Moor Beer brewery eyes expansion after record results

By James Beeson

- Last updated on GMT

Moor-ish: brewery owner Justin Hawke is delighted with the operator's growth
Moor-ish: brewery owner Justin Hawke is delighted with the operator's growth

Related tags: Beer

Moor Beer brewery is seeking new premises in Bristol and London after celebrating its 10th birthday with record results. 

The craft brewery increased production by 54% in 2016, and enjoyed a 74% rise in turnover.

Moor Beer now exports to 20 countries around the world, and is seeking to expand in its home town of Bristol and beyond.

As part of ongoing expansion, the brewery – founded in 2007 – has already invested heavily in new production equipment to improve the quality and consistency of its beers.

Last month (June), the brewery marked its 10th anniversary by hosting a beer festival at its Bristol site. The event featured beers made by brewing friends from Spain, Belgium and Italy.

'Icing on the cake'

Moor Beer owner Justin Hawke, said that the results were “the icing on the cake” of the celebrations.

“Over the past decade, we set many of the trends by having the vision and quality to kick start what was a flagging British beer market,” he said. “We continue to remain desirable by a growing audience by staying true to our values and being fiercely independent.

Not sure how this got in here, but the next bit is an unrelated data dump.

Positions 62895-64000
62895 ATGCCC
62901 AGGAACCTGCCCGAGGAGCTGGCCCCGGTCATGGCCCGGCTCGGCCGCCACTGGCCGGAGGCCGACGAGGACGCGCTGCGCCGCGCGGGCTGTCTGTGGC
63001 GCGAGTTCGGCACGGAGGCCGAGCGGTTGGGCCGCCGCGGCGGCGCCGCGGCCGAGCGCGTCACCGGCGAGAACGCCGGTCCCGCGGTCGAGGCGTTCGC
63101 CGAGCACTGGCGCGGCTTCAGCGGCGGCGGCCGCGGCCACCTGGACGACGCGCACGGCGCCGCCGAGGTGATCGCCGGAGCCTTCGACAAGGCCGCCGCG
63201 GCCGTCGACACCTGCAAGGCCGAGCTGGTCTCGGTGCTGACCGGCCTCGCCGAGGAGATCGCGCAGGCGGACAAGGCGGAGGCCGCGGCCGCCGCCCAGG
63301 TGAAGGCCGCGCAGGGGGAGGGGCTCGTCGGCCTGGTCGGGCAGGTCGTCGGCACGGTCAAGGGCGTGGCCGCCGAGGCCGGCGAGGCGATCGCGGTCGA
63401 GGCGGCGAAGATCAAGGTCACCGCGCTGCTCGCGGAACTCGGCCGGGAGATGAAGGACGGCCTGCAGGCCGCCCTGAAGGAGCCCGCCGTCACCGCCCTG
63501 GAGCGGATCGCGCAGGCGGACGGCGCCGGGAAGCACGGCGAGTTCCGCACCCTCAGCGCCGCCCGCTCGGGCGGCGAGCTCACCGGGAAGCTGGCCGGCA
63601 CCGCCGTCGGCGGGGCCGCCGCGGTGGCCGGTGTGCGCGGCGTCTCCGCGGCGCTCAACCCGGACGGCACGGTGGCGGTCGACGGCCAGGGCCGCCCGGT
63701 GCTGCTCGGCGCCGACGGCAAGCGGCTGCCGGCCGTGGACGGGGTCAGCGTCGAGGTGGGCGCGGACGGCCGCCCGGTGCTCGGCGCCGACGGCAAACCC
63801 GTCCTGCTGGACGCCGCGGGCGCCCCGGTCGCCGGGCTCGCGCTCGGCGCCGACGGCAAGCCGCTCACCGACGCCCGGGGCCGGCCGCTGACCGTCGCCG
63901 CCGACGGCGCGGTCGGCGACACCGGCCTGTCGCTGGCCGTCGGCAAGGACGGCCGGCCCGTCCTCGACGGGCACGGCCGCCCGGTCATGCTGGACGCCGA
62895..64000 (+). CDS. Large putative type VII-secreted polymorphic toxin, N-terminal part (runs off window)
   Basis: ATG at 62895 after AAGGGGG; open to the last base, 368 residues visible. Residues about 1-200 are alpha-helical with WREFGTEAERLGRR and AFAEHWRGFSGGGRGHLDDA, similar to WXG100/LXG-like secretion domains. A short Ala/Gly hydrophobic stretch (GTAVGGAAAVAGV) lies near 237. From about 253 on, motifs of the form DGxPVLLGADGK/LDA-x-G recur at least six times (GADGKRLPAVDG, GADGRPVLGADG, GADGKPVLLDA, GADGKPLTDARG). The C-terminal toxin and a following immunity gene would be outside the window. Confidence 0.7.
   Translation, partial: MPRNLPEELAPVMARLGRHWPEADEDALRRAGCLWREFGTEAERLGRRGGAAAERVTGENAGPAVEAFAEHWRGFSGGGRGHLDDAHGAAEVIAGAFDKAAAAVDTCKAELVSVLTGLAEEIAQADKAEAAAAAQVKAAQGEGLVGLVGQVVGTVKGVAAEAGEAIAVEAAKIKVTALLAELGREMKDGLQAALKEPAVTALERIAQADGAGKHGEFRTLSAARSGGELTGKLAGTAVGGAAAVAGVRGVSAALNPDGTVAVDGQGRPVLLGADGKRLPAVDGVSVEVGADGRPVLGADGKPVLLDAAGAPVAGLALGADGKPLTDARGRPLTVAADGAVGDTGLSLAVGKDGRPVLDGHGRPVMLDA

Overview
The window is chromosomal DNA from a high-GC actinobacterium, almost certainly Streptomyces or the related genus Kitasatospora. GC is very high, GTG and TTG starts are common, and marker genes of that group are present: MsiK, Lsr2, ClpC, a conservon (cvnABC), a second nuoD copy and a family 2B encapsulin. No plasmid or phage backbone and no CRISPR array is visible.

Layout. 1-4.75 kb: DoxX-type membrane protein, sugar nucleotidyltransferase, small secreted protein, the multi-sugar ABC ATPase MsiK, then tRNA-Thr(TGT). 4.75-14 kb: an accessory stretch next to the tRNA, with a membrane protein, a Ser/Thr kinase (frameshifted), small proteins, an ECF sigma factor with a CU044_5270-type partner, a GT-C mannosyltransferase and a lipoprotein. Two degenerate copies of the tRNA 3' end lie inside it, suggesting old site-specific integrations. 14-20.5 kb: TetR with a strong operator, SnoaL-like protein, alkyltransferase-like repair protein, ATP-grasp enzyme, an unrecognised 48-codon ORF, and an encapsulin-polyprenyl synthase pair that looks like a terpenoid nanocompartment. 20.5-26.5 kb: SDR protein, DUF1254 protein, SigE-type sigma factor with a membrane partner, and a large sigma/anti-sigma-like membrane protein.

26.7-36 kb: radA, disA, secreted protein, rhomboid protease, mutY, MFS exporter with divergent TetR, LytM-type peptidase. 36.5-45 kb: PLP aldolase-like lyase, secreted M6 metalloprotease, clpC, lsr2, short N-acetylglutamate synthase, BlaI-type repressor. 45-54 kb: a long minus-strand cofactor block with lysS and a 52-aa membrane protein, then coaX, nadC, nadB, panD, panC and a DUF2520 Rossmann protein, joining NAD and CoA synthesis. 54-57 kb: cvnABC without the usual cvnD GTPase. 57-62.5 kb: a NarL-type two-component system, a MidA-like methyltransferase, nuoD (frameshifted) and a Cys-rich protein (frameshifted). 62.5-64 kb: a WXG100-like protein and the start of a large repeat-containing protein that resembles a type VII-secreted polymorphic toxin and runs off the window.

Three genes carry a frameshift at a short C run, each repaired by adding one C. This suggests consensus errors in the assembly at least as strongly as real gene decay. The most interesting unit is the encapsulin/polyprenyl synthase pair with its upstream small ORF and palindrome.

“In these days of ‘crafty’ buyouts by the big brewers and the crowdfunding of questionable propositions, both of which compromise the integrity and choices a brewer can make, we are one of the very few who are truly independent.

"All shares are owned by my wife and I who both work full time for the brewery and believe passionately in its future.

“The progress we’ve made in the past 10 years is testament to an ever-vibrant beer scene and we are looking forward to what the next six months, year and even 10 years brings for us.”

Real ale accreditation 

In September 2016, Moor Beer’s canned beers became the first brewery to win ‘real ale’ accreditation from the Campaign for Real Ale​ (CAMRA).

The brewery’s beers contain live yeast and carbonation created by secondary fermentation, meaning that they meet CAMRA’s definition of 'real ale'.

Related topics: Beer

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